If you spent your childhood wondering how to get to Sesame Street, then look no further.
New York officials have renamed an intersection in Manhattan after the classic children’s TV show to celebrate its 50th anniversary.
Big Bird, Elmo and the Cookie Monster were among the famous characters at a ceremony to unveil the permanent new fixture, at the intersection of West 63rd Street and Broadway.
Jeff Dunn, chief executive of Sesame Street Workshop, the non-profit organisation that makes Sesame Street, said it was “an historic occasion”.
“We can finally answer the question, can you tell me how to get to Sesame Street?”, he said.
“We think Sesame Street is as much a metaphor as it is a physical location.
“Wherever people treat people with respect and welcome people and friendship, that’s also Sesame Street too.”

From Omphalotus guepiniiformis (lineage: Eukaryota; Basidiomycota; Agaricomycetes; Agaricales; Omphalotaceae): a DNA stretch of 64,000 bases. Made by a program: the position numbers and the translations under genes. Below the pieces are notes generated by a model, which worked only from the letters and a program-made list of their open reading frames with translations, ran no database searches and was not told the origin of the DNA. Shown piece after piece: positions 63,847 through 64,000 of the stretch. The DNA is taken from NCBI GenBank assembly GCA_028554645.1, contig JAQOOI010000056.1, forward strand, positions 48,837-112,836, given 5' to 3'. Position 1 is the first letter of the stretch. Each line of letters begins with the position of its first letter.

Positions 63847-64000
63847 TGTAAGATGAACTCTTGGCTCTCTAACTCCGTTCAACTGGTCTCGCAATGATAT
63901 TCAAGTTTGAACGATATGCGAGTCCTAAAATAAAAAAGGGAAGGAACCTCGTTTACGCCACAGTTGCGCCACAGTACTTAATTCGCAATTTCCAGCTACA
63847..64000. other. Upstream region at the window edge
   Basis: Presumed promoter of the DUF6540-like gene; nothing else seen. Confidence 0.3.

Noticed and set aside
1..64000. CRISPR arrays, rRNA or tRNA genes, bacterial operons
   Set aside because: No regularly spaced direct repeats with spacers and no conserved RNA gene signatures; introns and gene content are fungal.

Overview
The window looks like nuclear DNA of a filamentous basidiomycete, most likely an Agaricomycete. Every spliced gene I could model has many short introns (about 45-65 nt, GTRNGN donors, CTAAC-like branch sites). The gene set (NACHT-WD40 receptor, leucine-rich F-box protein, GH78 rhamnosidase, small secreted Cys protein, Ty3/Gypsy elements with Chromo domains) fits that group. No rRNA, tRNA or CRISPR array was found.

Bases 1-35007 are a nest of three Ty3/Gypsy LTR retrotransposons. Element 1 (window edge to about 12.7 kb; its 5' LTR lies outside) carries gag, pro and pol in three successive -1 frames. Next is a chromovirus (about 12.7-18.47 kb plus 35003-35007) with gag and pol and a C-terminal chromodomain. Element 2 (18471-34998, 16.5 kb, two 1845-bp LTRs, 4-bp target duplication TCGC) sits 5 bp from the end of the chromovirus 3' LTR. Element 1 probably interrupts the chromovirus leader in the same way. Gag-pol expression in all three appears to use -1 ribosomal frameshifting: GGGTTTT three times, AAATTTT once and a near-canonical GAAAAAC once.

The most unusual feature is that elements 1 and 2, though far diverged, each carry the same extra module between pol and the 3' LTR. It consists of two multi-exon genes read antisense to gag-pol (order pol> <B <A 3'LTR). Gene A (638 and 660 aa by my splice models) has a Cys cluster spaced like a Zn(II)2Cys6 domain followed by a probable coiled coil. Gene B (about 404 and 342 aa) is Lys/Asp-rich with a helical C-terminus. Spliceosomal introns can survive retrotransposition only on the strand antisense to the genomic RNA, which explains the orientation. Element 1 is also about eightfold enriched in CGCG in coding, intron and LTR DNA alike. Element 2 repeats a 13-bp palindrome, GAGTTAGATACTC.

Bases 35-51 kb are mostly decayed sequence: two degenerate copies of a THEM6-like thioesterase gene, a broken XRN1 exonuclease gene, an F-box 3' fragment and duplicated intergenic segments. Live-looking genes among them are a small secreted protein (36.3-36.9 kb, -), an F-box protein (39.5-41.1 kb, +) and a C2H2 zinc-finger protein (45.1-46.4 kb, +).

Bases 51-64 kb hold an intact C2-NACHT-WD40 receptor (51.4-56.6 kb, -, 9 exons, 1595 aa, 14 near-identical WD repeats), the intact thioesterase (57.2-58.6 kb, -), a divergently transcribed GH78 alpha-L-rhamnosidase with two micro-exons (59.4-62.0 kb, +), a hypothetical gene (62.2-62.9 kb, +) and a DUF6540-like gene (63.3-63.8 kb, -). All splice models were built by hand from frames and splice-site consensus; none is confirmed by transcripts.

New York Mayor Bill de Blasio said the TV show, which first broadcast in 1969, had resulted in “50 years of making people’s lives better” and “50 years of having people believe in themselves”.
Parents and children watched as Big Bird unveiled the new street sign, which is located near the offices of Sesame Street Workshop.
It is the second time New York City has been home to Sesame Street.
In 2009, the Big Apple temporarily renamed a street to honour the children’s programme on its 40th anniversary.
Sesame Street has sought to raise awareness of several important health and social issues in recent years.
In December, the show introduced a homeless character named Lily to mitigate the impact of the trauma for young children without a permanent place to live.
And in 2017, an autistic character called Julia was introduced to the show to help improve understanding of the condition